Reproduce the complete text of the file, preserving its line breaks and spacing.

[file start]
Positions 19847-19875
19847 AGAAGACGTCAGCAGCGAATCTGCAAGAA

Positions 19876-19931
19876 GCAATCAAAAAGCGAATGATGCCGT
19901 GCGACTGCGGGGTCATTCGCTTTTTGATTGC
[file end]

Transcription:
Positions 19847-19875
19847 AGAAGACGTCAGCAGCGAATCTGCAAGAA

Positions 19876-19931
19876 GCAATCAAAAAGCGAATGATGCCGT
19901 GCGACTGCGGGGTCATTCGCTTTTTGATTGC